Guensler, Randall L. (1992) Reconciling Mobile Source Offset Programs with Air Quality Management Plans. Institute of Transportation Studies, University of California, Davis, Presentation Series UCD-ITS-RP-93-10
Industries in many urban areas are faced with stringent new source review requirements. Under which all emissions increases must be compensated for by obtaining emission reductions elsewhere in the basin. Yet, these emission reductions (known as offsets) are becoming more difficult and costly to obtain from existing stationary sources. To provide flexibility in siting new stationary sources, many have advocated the implementation of mobile source emission offset programs. These proposed programs would allow stationary sources to develop and implement mobile source control strategies using the emission reductions achieved from mobile sources to offset stationary source emission increases.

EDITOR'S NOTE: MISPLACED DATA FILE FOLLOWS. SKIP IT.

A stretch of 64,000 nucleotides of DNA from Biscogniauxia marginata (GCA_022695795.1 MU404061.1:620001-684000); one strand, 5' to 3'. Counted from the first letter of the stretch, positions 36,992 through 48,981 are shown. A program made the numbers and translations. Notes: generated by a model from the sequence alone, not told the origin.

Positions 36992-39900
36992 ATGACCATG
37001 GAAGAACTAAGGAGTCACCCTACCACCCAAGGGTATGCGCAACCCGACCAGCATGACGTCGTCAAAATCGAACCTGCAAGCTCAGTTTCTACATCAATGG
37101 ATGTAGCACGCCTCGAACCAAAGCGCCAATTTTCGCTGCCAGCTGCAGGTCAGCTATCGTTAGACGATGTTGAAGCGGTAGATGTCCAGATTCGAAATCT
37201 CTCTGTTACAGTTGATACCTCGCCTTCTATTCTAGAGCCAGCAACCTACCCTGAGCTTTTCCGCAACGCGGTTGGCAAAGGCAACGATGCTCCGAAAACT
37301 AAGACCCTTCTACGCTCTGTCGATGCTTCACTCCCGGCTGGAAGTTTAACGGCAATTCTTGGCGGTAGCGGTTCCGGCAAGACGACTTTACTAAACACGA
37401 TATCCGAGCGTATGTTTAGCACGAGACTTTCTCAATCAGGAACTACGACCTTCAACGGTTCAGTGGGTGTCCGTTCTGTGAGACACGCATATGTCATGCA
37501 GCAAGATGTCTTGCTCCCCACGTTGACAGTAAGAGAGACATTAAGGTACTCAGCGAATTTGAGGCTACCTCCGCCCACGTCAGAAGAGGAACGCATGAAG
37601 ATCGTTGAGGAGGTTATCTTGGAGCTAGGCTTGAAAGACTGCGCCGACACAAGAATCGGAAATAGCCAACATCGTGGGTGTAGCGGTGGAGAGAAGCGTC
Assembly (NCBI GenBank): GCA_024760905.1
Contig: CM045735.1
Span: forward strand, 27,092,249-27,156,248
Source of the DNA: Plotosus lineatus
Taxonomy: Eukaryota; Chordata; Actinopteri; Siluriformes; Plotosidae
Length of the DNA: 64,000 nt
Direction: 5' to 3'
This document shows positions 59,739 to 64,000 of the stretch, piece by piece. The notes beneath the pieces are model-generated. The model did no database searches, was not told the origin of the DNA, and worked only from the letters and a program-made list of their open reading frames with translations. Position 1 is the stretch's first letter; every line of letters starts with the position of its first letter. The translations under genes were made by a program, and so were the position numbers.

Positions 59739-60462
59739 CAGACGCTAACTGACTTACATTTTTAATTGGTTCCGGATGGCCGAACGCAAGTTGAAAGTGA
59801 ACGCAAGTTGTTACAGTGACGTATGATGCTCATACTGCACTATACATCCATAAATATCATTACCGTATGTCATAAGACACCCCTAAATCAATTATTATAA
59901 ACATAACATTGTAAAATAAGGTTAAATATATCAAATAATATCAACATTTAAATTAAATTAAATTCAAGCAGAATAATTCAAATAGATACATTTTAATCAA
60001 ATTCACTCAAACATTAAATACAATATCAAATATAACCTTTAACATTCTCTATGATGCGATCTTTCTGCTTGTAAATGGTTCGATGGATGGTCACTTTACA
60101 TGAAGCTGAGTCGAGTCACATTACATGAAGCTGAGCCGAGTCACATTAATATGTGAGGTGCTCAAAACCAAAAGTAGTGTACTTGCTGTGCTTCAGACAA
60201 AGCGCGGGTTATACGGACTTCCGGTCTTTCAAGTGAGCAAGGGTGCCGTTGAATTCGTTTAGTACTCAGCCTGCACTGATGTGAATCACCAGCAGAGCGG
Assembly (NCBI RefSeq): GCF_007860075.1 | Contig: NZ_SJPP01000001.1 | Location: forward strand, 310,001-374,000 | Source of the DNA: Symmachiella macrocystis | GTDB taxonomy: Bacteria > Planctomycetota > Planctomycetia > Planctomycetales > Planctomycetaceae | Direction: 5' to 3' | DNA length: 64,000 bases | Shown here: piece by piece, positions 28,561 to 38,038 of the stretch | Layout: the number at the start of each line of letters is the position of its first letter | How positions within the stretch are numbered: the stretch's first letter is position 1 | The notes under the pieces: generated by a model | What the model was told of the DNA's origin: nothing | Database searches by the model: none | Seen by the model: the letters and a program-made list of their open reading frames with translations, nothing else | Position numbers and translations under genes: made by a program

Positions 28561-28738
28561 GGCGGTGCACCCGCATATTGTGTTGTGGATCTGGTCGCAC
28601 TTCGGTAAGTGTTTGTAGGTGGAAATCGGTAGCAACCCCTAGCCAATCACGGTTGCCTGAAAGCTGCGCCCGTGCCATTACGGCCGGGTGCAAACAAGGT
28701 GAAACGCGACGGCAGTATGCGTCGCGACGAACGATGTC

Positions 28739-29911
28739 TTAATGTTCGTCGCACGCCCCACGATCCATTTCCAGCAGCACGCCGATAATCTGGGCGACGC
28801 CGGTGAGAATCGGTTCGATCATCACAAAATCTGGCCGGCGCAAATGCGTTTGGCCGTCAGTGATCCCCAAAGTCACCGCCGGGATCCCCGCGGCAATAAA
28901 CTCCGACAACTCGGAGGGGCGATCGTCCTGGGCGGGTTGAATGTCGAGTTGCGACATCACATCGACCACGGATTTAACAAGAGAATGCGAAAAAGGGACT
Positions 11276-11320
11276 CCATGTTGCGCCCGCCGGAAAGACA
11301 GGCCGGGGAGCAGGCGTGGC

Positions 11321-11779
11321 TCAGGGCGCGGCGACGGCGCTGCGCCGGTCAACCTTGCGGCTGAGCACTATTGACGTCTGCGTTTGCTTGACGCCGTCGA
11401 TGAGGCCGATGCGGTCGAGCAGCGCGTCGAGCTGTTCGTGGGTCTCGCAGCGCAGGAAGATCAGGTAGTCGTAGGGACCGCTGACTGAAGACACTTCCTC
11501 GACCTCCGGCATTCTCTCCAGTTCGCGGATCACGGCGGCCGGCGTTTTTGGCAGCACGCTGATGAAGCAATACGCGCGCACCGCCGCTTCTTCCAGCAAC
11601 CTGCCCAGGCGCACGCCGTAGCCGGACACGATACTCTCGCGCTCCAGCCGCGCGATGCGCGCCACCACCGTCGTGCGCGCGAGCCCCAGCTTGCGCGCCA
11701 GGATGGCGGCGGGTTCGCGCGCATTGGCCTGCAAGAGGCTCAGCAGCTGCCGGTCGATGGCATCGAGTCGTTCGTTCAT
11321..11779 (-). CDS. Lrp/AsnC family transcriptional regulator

A number of federal and California legislative proposals related to the development of mobile source emission offset programs have been introduced since mid-1990. However, the provisions of mobile source offset programs raise a number of concerns related to air quality attainment planning. The primary concern is that many mobile source emission control strategies are already inherently relied upon (i.e. required by federal and state provisions) to achieve national ambient air quality standards. Furthermore, the majority of potential emission reductions from mobile sources may not be able to qualify under the criteria established by the Federal Emission Trading Policy. Caution must be exercised in developing any mobile source offset programs to ensure that actual emission reductions, above and beyond the reductions already required, are achieved.